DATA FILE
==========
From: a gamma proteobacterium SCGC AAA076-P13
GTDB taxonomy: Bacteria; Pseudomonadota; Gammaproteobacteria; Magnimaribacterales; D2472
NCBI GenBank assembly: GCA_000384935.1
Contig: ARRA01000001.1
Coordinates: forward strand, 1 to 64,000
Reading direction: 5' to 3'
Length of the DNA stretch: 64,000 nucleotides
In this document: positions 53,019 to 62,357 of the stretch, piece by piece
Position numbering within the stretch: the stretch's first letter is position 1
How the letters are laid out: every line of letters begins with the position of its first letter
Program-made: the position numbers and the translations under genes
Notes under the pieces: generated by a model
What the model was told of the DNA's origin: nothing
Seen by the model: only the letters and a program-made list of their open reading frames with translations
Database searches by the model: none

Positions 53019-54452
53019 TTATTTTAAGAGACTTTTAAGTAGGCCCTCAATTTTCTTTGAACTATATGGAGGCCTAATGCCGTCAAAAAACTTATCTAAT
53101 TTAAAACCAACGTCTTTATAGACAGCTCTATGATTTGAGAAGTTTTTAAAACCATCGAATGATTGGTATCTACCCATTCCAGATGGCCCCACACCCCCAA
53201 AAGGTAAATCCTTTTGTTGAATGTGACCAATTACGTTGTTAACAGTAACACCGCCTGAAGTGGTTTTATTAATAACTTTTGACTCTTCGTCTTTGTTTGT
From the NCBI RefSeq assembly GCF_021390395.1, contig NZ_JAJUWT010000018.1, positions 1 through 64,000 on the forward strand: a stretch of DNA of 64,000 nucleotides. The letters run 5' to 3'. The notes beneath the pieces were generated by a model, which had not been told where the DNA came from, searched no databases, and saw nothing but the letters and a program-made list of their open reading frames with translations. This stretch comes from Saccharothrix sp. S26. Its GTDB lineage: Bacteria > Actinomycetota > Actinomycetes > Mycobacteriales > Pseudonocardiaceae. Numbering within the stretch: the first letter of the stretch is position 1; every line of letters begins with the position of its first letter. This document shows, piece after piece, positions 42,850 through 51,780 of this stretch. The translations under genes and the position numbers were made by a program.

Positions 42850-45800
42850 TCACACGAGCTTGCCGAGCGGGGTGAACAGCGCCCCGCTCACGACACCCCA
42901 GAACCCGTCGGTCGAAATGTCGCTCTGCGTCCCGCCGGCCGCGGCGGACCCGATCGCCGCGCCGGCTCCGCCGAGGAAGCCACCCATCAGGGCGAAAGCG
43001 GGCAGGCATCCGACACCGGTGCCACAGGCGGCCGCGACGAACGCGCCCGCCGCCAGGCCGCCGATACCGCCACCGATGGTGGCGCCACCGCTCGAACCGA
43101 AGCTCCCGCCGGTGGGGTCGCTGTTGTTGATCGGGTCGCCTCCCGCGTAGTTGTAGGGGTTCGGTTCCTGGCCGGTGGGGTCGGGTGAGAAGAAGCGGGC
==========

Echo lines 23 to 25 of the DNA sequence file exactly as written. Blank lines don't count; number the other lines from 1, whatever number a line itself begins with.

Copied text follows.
42901 GAACCCGTCGGTCGAAATGTCGCTCTGCGTCCCGCCGGCCGCGGCGGACCCGATCGCCGCGCCGGCTCCGCCGAGGAAGCCACCCATCAGGGCGAAAGCG
43001 GGCAGGCATCCGACACCGGTGCCACAGGCGGCCGCGACGAACGCGCCCGCCGCCAGGCCGCCGATACCGCCACCGATGGTGGCGCCACCGCTCGAACCGA
43101 AGCTCCCGCCGGTGGGGTCGCTGTTGTTGATCGGGTCGCCTCCCGCGTAGTTGTAGGGGTTCGGTTCCTGGCCGGTGGGGTCGGGTGAGAAGAAGCGGGC